BERLIN—Independent European foreign policy specialists believe it may not be possible to stop Iran from developing nuclear weapons and that the cost of doing so will at a minimum be colder houses and much higher prices for gasoline.
In interviews ahead of Thursday's meeting in Vienna of the International Atomic Energy Agency, the specialists paint a bleak picture of the West's options in confronting Iran over its nuclear energy program.
On the one hand, allowing Iran to have nuclear weapons presents wide risks. The current Iranian government is openly hostile to Israel, and Iran also has missiles capable of delivering warheads to countries as far away as Europe. On the other, the West has little leverage on Iran, the world's fourth-largest exporter of oil.
Europe receives about 5 percent of its energy from Iran, but probably would be forced to cut off those imports if sanctions were imposed to pressure Iran over its nuclear programs.
The United States already prohibits oil exports from Iran, but a reduction in Iranian supply would increase prices throughout the world. The European specialists note that the mere threat that supplies might be reduced contributed to a $3-a-barrel increase in recent weeks.
"It's becoming very clear that we're going to have to pay a price, and a heavy one, if we're going to stop Iran from producing nuclear weapons," said Oliver Thraenert, an expert on Iran and nuclear proliferation at the German Institute for International and Security Affairs, a state-funded research center. Thraenert said he foresees heating and gasoline costs climbing high enough that the only response would be "put on a sweater at home, and take the bus to work."
Michael Emerson, a senior research fellow at Belgium's Center for European Policy Studies, said that if Iran is determined to develop nuclear weapons there is little the world can do to stop them.
"The Iranian regime is more and more obstinate, but what are the options?" he said. "The success of sanctions is doubtful. A military strike isn't on the table from a European perspective. The alternatives to success are dire."
France, Germany and the United Kingdom called the meeting of the IAEA's Board of Governors in January after Iran announced its intention to restart uranium enrichment activities despite years of the negotiations with Europe. The board of governors could refer Iran to the U.N. Security Council, which could impose sanctions.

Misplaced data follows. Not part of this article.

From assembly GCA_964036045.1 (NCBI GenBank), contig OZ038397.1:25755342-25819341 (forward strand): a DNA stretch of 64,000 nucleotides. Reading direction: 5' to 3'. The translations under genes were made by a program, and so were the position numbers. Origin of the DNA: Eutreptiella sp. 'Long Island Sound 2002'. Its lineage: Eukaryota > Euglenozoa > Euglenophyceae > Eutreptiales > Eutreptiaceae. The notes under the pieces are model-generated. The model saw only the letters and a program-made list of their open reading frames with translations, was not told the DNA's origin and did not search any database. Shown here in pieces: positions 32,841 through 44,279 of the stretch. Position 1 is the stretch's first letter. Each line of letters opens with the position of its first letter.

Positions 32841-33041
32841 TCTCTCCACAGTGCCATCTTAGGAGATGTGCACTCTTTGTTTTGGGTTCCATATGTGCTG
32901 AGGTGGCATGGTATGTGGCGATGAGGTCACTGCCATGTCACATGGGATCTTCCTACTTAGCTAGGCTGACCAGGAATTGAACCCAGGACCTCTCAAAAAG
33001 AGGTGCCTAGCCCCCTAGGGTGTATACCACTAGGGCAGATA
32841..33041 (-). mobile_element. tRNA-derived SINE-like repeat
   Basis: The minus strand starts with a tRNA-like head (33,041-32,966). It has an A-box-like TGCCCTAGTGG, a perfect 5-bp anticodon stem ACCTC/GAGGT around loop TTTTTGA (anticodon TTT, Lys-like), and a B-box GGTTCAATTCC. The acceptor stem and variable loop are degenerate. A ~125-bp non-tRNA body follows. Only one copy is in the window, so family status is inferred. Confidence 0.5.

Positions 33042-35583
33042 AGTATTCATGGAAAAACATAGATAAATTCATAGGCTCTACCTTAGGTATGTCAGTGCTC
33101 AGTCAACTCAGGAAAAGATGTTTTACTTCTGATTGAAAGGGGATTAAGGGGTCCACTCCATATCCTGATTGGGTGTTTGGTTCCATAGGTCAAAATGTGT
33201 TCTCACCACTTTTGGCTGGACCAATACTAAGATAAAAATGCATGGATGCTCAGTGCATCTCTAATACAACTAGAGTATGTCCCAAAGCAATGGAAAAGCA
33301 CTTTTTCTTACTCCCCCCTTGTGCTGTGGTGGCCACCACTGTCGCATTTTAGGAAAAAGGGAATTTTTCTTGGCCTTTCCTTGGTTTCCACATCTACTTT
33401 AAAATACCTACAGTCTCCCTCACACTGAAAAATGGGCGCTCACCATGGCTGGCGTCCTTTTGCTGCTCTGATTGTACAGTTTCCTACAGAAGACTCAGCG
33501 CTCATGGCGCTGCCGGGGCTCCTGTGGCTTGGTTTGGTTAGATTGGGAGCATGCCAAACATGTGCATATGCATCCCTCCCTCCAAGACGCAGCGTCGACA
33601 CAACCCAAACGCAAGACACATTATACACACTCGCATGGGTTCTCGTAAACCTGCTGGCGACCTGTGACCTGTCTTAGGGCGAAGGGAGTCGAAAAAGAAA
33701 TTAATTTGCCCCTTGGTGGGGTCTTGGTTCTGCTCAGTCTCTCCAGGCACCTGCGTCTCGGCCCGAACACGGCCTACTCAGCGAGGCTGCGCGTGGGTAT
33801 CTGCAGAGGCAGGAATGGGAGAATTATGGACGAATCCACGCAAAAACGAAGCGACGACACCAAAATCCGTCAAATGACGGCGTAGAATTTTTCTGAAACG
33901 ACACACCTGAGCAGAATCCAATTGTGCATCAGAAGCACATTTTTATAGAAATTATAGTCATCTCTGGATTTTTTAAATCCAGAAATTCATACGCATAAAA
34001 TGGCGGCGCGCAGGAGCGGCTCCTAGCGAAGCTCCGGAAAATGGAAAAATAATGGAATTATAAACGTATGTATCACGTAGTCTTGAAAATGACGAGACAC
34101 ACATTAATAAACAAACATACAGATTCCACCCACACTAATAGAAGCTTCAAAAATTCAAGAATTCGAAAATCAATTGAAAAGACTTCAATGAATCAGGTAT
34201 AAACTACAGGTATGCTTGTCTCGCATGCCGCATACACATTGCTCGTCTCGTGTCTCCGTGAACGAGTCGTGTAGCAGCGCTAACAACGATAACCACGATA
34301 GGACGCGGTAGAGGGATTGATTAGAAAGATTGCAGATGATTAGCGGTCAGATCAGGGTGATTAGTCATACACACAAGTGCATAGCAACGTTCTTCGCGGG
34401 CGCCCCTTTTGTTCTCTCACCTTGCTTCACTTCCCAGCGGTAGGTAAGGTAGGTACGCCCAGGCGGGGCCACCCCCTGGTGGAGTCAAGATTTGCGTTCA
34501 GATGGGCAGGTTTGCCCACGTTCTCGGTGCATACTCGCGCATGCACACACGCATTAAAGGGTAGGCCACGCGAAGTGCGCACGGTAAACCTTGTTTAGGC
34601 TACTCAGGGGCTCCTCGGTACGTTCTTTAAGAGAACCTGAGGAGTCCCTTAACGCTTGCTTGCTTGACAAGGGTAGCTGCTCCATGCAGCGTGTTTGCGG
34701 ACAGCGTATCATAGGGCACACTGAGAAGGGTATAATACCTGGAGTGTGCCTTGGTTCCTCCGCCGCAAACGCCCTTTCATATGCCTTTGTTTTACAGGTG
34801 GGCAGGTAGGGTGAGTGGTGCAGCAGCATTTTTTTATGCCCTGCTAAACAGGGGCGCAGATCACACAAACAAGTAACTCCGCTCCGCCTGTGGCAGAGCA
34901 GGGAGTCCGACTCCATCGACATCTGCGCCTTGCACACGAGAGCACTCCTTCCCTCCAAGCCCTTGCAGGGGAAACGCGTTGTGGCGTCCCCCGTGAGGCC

European foreign ministers continue to express hope that a diplomatic solution can be reached.
"We should see that we use and exhaust to the best of our powers the diplomatic solutions that remain available," German Foreign Minister Franz-Walter Steinmeier said in a German television interview last week.
But the policy experts said they believe Iran is determined to have nuclear weapons, especially under the administration of President Mahmoud Ahmadinejad, who's angered Europeans by calling for Israel to be "wiped off the map" and saying that the Holocaust was "a myth."
"Iran has been pursuing nuclear weapons for years, but now, in the framework of President Ahmadinejad's second Islamic revolution, they fit perfectly," said Dick Leurdijk, an international security expert at the Dutch research center Clingendael Institute. "He not only wants them, he wants to use them as a threat to expand Islamic influence."
Karl-Heinz Kamp, the security policy coordinator for Berlin's Konrad Adenauer Foundation, said there is evidence that while Iran's power elite may not fully endorse Ahmadinejad's statements, there appears to be little division on whether Iran should have the bomb.
"If that is the case, then there is no carrot, nor is there a stick, that will work to stop them from pursuing a course of getting a bomb," he said.
The experts agreed that a nuclear-armed Iran would be a disastrous development. "I'd rather shiver from the cold," said German Iran expert Thraenert.
The problems would be many. The most basic is the threat to nearby Israel. Beyond that, a nuclear Iran is expected to lead to an arms race in the Middle East. And, of course, Iran is believed by many to sponsor terrorism.
Kamp said he sees no good options. Sanctions would lead to energy problems for the rest of the world. China and India, both with rapidly expanding economies and hunger for energy, rely heavily on Iranian energy, as does Japan. They're unlikely to willingly cripple their industries and enrage their citizens by creating a shortage.
A military option also is unlikely, the Europeans agree. Kamp burst out laughing when asked if a European coalition might organize airstrikes.
"Can you imagine a joint German, French and British leadership?" he said. "It will never happen."
Most also dismissed the idea of a U.S. led military strike, noting that the United States is already stretched thin.
The most likely strike would come from Israel. Israeli airstrikes destroyed Iraq's only nuclear plant in 1981. But the experts wondered whether at a time of transition in Israeli and Palestinian leadership a repeat is possible.
They also noted that Iran has a missile program that would put both Israel and Europe in range of Iranian retaliation.
"This isn't a preferred solution, but I suspect, at the end of the day, that Iran will end up with the bomb," Kamp said. "Which means we'll have to rely on the Cold War deterrent: whoever fires first dies second."
(c) 2006, Knight Ridder/Tribune Information Services.
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